We have drifted into a university system in which economic growth is valued over everything else. In many universities, I would argue that this has overtaken the focus on achieving a positive impact on society. This marketised system risks becoming further entrenched if the Augar review of post-18 education is implemented, particularly through the focus on graduate salaries as a measure of a university’s success. It’s been suggested that to remedy this we should overhaul the university system entirely, but that’s not the only solution.
Universities are autonomous institutions in which academic freedom is the fundamental principle. In today’s world, in which half the nation attends a university, it is also clear that they carry a civic responsibility to engage with society – yet it’s hard to argue that either is the case in the UK anymore.
Universities now often have to mimic business practices in order to survive, and many end up spending millions simply to attract fee-paying students. Universities are forced to compete with each other to offer courses that provide “value for money”.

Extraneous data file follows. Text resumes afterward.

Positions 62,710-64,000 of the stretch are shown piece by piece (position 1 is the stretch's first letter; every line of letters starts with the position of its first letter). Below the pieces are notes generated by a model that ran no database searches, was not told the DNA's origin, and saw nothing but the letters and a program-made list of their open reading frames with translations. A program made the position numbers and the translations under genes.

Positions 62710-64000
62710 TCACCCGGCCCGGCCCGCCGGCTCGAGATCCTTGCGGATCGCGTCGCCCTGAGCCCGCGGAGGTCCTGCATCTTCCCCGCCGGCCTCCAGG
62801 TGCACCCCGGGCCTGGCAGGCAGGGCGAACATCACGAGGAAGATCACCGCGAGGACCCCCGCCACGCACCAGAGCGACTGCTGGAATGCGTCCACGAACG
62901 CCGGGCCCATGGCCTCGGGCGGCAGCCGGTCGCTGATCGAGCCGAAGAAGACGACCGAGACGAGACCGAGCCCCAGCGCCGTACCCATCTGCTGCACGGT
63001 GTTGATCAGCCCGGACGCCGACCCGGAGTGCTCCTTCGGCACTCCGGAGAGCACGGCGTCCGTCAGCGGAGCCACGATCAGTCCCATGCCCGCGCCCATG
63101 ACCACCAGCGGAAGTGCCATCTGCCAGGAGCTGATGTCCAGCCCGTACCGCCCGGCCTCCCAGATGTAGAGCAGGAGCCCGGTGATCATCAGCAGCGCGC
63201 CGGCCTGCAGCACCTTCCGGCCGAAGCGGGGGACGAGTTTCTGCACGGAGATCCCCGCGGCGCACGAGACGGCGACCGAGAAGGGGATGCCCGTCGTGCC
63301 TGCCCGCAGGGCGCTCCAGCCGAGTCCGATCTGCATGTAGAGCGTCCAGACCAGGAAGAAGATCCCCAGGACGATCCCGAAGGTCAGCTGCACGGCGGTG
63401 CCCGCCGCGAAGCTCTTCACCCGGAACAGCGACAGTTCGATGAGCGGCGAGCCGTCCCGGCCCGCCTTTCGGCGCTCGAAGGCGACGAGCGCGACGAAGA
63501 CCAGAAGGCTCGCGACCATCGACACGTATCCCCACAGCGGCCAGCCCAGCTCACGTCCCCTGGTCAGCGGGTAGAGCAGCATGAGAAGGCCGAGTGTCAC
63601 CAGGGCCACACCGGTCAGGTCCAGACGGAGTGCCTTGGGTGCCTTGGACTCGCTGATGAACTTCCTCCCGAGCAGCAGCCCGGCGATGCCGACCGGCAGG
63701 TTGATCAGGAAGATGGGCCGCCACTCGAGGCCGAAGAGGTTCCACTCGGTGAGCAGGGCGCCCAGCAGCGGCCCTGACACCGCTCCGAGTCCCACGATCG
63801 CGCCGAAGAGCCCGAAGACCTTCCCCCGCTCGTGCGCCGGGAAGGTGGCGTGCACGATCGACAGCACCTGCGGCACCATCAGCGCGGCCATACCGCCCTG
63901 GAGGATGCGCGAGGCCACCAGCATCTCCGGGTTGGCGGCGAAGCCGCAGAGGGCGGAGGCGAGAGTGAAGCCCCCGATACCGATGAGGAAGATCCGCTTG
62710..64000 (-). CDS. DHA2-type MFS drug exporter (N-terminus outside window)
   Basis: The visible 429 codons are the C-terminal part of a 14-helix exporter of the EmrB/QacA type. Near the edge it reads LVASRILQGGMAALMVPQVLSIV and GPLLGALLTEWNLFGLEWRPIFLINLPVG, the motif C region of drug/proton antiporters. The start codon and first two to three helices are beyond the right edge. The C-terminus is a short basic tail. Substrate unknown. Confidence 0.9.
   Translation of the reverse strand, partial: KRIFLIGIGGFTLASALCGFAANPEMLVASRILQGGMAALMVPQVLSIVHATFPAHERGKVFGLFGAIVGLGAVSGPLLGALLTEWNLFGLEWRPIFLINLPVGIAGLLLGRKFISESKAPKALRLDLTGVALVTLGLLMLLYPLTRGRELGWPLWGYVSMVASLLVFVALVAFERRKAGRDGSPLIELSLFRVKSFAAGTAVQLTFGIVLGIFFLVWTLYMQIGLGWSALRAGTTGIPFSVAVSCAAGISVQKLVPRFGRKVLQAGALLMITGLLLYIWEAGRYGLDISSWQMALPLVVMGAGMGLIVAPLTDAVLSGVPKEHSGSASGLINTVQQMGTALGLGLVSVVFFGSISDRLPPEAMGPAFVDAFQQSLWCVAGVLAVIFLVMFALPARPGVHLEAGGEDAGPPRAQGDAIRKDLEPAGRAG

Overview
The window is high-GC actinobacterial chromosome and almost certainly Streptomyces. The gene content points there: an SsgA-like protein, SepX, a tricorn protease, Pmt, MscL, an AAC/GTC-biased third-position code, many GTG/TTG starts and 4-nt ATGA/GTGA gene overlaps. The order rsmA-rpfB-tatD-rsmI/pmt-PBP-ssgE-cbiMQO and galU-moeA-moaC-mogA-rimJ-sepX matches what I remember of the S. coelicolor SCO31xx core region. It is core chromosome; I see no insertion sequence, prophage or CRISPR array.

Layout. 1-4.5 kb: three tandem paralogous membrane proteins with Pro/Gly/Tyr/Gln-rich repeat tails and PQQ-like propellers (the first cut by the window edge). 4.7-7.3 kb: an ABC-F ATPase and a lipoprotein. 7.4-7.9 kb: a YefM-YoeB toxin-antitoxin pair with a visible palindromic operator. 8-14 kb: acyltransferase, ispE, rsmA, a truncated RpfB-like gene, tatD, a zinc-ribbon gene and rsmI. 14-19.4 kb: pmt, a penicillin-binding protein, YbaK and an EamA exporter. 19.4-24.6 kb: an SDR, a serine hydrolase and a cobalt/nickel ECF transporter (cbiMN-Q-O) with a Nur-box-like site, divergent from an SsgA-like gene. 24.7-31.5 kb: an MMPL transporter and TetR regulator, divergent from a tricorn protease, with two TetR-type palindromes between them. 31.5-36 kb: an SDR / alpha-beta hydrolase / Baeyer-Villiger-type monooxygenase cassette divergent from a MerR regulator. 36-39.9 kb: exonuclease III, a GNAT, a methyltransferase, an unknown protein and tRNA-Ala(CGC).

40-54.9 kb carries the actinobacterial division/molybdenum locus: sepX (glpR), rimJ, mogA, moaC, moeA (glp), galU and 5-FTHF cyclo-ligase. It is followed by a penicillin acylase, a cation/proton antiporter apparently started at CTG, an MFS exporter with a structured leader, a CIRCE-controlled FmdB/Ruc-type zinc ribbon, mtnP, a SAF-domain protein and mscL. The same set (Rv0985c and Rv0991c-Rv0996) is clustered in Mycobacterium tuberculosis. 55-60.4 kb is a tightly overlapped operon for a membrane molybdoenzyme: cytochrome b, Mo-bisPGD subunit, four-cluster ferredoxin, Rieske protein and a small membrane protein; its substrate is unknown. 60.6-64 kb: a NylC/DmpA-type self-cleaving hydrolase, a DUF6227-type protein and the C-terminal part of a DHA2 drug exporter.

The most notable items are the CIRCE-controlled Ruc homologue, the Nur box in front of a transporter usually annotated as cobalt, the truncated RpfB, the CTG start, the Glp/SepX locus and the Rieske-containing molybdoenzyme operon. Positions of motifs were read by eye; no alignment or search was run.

At a time when Britain faces pressing social problems including growing inequality, the educational sector has an important role to play. The problem with the Augar recommendations is that they are a missed opportunity to provide a clear vision for how universities could do more to help confront societal challenges.
A new sector-wide strategic agenda focused on social impact could find genuine cross-party endorsement, unlike the divisive issue of tuition fees. But how would it work in practice? The government could introduce a new social impact survey of universities’ work in this area, perhaps by integrating it into an existing initiative that assesses the impact of their work, such as the research excellence framework. This would measure not only teaching and research, but also the other projects that students and staff engage in.
Two key measures would be the extent to which university projects engage with the public, and how successfully they focus on social challenges in the local area. The government could consider providing funding to universities which perform well to enable them to expand their work.
This may sound costly and impractical, but some universities are already doing it. King’s College London, for example, is currently conducting a survey of students and the public aimed at identifying its social impact. The survey uses the UN’s Sustainable Development Goals (SDGs) as a benchmark. One of the areas where the university is currently achieving the most is in addressing the air quality exposure of children.